The death toll for NOLA rose to 1086.
This is an increase of 33 since November 18.
The Lower 9th Ward was opened to residents for the first time December 1st. It was described as A War Zone
No doubt the death toll will rise again with the return of residents to the Lower 9th. How many will face the horror of finding loved ones?
The Washington family has lived in the Lower 9th Ward since 1947, the brothers said, so they know their hurricanes. The damage to the Lower 9, so vast and awful, isn't what shocks them, they said -- it's the lax response by government to enact any plan to rebuild or repopulate the city.
Couldn't they at least come take away the snapped power lines that hung across the streets and the frayed light poles?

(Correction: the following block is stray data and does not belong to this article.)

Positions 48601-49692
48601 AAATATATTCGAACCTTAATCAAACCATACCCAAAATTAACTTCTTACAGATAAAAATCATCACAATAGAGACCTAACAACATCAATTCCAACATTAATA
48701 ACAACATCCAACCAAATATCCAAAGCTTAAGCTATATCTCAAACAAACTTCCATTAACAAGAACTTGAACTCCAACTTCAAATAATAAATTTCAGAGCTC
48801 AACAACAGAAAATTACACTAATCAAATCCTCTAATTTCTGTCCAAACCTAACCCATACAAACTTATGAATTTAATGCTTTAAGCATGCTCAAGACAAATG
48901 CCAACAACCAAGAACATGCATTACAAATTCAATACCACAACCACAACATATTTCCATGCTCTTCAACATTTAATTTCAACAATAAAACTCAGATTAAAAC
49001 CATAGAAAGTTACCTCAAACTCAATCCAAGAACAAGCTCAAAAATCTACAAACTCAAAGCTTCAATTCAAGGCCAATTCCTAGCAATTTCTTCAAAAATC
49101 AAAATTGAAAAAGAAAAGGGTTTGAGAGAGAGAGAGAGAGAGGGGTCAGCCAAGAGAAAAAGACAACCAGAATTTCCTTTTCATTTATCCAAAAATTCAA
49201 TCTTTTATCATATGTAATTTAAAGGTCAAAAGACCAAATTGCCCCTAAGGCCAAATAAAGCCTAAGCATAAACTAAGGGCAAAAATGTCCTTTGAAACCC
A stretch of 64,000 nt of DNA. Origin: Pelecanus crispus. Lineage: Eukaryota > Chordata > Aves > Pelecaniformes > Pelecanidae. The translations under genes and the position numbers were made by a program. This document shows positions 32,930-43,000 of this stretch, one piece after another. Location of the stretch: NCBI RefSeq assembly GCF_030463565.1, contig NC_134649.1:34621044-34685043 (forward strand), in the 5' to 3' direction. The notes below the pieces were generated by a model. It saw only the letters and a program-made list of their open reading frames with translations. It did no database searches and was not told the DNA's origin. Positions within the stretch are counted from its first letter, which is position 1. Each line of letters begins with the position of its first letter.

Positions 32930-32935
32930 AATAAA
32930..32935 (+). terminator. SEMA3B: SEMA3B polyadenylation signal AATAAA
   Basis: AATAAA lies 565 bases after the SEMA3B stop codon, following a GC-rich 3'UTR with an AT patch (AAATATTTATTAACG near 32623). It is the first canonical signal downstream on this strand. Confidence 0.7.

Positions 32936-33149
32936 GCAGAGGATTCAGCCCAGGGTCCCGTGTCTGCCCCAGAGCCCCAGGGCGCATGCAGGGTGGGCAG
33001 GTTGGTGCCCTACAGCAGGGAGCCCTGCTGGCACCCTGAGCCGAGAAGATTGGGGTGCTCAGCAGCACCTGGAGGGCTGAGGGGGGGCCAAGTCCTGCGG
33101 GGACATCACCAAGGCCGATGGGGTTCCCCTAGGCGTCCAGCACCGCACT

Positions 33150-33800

"I think I'm in a war zone, really," said Washington's brother Wilmot, who lost his house in eastern New Orleans. "I'm supposed to walk in this? What needs to be done hasn't been done. There is no reason they couldn't be doing something."
While Thursday marked the opening of the entire Lower 9th Ward, the city still had some rules and limits in place. This was still "look and leave," Mayor Ray Nagin's office said, and "enter at your own risk." The area is open only from 8 a.m. to 4 p.m. and no residents are allowed to remain after dark. Identification is required to enter.
The Washingtons, and other Lower 9th Ward originals, are frustrated at the neighborhood's grim reality and bleak future. It's a time when the Lower 9 is caught in the sights of developers seeking mass property buyouts. Activists have papered the streets off Caffin with red and white "No Bulldozing" signs, even on Fats Domino's compound.